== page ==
29 Oct 2020 #Bitcoin
Echoes of June appear among miners, but the future could likewise produce a price rebound if history repeats itself. Bitcoin (BTC) could see further downward price pressure this week as network difficulty is set to drop the most in five months.
Data from data resource BTC.com estimates that difficulty will drop by 8.3% at the next automatic readjustment in four days’ time.
The mining difficulty is an essential measure of the competition among miners in finding block subsidies, and by extension, the overall health of the mining sector. Automatic readjustments meanwhile fulfill an even more important function, allowing Bitcoin to sustain itself regardless of price action or other circumstances.
In June, difficulty dipped 9.3% following a previous 6.3% decrease, the latter marking the culmination of miner upheaval after Bitcoin’s block subsidy halving event in May.
The halving cut the block subsidy by 50%, producing a drastically different profit dynamic for miners operating on tight margins or with older equipment. The two consecutive downward adjustments opened up opportunities for less efficient miners once again, and difficulty corrected upward by almost 15% thereafter.
The latest fall, meanwhile, has been attributed to the end of the so-called “hydro season” for Chinese miners. This occurs each October, when rainfall in China’s Sichuan province eases and cheaper hydroelectricity dries up, pushing up costs.
The knock-on effect, coming at a time when Bitcoin tried and failed to crack $14,000 resistance for the first time in almost 18 months, may be a longer withdrawal from that essential level. As Cointelegraph reported, hardly any technical resistance levels lie between $14,000 and Bitcoin’s all-time highs of $20,000 from 2017.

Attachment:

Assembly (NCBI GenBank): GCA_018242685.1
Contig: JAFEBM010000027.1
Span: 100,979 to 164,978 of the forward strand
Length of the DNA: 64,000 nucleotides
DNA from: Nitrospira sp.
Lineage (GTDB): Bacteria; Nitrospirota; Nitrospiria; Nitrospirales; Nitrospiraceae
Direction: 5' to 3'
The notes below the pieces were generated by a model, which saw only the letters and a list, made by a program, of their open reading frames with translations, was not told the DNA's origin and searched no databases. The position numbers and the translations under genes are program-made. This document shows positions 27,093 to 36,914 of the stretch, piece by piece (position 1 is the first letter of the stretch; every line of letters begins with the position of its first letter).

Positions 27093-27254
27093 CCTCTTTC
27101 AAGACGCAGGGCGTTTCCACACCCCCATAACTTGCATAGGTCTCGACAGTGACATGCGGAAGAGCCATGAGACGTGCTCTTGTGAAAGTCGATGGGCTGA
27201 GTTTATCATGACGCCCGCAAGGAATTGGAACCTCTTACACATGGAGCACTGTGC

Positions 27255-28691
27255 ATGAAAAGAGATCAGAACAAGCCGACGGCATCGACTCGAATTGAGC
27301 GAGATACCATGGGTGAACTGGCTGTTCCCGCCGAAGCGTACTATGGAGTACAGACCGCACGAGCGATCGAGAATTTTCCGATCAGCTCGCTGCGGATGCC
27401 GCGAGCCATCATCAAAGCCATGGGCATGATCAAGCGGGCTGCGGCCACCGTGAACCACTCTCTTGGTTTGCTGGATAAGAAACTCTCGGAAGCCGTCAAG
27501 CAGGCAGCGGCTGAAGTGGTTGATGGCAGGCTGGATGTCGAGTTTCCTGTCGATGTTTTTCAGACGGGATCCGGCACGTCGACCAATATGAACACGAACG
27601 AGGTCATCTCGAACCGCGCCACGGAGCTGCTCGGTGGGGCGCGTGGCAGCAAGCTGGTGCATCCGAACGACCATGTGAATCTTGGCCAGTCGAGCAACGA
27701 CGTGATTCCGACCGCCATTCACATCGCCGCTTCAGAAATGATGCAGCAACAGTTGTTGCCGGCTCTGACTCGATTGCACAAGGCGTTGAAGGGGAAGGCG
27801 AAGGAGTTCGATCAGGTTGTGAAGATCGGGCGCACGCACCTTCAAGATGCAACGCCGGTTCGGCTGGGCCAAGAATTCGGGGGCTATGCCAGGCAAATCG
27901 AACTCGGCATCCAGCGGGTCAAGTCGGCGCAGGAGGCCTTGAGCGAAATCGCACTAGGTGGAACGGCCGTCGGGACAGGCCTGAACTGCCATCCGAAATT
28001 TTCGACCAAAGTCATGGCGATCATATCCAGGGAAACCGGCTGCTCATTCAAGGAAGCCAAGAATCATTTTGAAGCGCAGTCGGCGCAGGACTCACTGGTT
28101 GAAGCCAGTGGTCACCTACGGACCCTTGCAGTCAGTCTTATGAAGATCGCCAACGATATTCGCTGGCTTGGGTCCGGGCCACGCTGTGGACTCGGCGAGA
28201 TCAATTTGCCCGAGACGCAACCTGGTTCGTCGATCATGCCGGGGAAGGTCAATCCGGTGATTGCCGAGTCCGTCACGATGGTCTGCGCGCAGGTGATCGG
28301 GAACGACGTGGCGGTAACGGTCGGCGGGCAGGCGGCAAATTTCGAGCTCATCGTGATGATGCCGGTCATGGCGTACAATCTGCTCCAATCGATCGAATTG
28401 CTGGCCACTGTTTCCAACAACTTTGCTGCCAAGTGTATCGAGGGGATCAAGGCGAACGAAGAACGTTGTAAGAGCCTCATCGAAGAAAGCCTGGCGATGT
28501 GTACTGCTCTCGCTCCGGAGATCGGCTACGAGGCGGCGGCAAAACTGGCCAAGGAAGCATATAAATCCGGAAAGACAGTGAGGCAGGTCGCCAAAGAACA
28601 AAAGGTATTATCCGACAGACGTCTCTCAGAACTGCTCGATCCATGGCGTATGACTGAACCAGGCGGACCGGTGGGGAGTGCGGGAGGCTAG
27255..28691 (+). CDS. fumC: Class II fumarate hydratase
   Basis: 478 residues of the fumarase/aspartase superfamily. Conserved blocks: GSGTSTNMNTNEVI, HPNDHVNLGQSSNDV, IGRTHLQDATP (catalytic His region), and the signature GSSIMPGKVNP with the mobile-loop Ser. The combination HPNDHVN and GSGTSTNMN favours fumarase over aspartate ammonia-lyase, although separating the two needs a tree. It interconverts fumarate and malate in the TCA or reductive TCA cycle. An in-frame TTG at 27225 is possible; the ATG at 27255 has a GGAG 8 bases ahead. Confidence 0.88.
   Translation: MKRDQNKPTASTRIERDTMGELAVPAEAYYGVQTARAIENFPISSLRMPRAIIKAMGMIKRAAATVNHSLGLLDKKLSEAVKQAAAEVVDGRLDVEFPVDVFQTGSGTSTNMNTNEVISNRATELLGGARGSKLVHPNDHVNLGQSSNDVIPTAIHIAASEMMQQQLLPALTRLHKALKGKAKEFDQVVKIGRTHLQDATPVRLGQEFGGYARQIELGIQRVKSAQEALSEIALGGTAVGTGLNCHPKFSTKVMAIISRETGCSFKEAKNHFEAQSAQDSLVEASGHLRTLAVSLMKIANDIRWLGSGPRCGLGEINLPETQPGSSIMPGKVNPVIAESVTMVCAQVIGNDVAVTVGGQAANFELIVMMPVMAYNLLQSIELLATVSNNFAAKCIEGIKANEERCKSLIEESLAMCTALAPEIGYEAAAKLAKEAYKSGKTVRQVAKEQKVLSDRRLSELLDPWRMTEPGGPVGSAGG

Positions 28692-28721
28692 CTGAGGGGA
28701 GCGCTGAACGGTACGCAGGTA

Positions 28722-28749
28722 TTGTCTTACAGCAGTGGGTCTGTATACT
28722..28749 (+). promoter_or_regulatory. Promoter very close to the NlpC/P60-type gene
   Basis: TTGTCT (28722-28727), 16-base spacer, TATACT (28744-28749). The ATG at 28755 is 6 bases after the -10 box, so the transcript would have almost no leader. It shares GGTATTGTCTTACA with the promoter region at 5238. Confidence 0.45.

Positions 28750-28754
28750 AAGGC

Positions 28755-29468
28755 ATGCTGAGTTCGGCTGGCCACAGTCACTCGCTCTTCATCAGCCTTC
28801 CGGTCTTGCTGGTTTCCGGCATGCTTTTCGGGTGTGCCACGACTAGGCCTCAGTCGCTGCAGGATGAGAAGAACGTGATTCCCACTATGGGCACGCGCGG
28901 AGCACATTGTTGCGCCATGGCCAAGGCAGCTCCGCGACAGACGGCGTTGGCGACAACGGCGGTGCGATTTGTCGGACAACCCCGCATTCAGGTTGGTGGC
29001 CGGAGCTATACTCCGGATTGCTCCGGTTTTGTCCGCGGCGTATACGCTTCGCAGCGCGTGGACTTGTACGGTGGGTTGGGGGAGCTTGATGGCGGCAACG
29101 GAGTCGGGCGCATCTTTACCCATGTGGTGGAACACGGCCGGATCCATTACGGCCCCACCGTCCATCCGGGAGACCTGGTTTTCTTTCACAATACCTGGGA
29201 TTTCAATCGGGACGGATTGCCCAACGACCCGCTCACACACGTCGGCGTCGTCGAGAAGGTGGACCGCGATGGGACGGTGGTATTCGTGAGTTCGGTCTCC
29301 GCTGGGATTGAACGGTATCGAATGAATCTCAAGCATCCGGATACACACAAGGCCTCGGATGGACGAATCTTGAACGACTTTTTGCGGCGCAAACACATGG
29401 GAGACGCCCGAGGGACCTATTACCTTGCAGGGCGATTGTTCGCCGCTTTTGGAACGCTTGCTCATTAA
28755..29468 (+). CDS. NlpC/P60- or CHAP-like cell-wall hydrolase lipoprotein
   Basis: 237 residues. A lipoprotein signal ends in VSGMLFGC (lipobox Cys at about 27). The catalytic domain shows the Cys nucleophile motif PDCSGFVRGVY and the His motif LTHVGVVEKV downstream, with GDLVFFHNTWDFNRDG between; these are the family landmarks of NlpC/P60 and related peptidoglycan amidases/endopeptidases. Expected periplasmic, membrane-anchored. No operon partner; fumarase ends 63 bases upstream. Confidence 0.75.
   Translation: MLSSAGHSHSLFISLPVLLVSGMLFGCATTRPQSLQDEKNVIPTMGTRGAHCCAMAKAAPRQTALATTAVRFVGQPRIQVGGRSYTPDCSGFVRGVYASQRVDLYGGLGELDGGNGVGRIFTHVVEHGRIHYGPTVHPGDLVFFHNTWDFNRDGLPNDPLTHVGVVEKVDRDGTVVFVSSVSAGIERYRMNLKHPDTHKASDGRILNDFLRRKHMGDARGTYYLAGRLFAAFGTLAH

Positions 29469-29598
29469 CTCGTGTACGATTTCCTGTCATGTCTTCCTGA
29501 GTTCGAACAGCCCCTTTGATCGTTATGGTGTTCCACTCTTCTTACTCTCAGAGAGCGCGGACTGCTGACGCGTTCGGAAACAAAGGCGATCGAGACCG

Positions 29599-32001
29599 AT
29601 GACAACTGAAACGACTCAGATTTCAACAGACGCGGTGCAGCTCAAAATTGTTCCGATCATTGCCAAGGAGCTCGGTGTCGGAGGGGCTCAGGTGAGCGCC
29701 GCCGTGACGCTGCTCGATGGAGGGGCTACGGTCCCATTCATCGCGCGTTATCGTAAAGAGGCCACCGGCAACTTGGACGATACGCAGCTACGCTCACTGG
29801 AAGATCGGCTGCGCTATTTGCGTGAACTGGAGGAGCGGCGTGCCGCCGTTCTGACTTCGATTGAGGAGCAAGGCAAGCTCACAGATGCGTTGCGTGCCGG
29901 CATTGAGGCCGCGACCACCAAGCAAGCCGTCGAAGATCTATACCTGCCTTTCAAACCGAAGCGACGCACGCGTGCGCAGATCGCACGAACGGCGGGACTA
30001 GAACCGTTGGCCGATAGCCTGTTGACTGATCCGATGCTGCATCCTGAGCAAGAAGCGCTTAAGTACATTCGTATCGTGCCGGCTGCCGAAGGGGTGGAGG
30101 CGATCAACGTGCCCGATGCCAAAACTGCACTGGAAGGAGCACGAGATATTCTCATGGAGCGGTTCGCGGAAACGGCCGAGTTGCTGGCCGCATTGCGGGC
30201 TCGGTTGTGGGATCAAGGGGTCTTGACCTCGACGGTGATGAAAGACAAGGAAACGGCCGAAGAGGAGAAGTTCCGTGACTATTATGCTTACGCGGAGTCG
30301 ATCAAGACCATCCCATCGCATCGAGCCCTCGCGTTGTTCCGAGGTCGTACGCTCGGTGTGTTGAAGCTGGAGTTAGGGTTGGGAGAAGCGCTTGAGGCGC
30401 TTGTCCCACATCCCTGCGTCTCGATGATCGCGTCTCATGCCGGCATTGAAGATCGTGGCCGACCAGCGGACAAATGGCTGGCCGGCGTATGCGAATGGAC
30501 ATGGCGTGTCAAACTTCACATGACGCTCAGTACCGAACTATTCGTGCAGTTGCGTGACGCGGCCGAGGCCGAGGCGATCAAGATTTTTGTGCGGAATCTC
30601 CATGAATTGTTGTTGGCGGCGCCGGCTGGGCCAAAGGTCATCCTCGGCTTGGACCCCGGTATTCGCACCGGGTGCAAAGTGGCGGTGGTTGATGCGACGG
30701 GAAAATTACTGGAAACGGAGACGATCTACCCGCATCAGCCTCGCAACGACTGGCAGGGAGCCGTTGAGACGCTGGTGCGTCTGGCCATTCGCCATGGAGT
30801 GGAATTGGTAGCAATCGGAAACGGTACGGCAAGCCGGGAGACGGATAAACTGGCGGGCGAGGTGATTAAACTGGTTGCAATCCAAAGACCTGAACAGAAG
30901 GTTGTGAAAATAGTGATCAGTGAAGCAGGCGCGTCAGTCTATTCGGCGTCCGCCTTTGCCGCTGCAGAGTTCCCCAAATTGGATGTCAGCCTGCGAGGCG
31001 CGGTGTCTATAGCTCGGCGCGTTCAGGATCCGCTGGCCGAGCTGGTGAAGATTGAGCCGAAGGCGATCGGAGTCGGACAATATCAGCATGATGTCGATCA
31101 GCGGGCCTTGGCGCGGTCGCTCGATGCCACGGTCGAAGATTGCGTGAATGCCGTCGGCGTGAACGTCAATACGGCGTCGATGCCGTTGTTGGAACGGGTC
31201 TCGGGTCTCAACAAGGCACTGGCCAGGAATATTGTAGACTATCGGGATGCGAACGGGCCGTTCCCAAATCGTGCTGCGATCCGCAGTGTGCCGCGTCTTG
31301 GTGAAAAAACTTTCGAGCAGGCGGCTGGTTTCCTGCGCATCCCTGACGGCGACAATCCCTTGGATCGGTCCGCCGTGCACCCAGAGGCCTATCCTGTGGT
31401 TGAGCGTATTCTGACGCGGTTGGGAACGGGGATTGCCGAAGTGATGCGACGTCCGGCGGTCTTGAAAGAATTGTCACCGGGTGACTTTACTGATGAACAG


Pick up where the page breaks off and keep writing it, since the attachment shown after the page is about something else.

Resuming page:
On Tuesday, developer Matt Odell summarized the process on Twitter: “Rainy season ended in china -> increased energy prices for hydro -> hash rate falling as miners transition to cheaper power -> blocks mined less frequently until difficulty adjustment.”
Odell was discussing another result of reduced miner activity — larger Bitcoin transaction fees, which have spiked almost 200%.
After June, price action slowly fell in line with both difficulty and Bitcoin network hash rate. Thereafter, as both metrics picked up, price staged a comeback of its own, bolstering a popular theory that price follows fundamentals and, in particular, hash rate.
Zooming out, Lina Seiche, managing director of Bitcoin media outlet BTC Times, drew attention to the hash rate’s overall strength. “The #Bitcoin hash rate is up 18% since the third halving, 9,300% since the second halving, and 554,000,000% since the first halving,” she tweeted this week.
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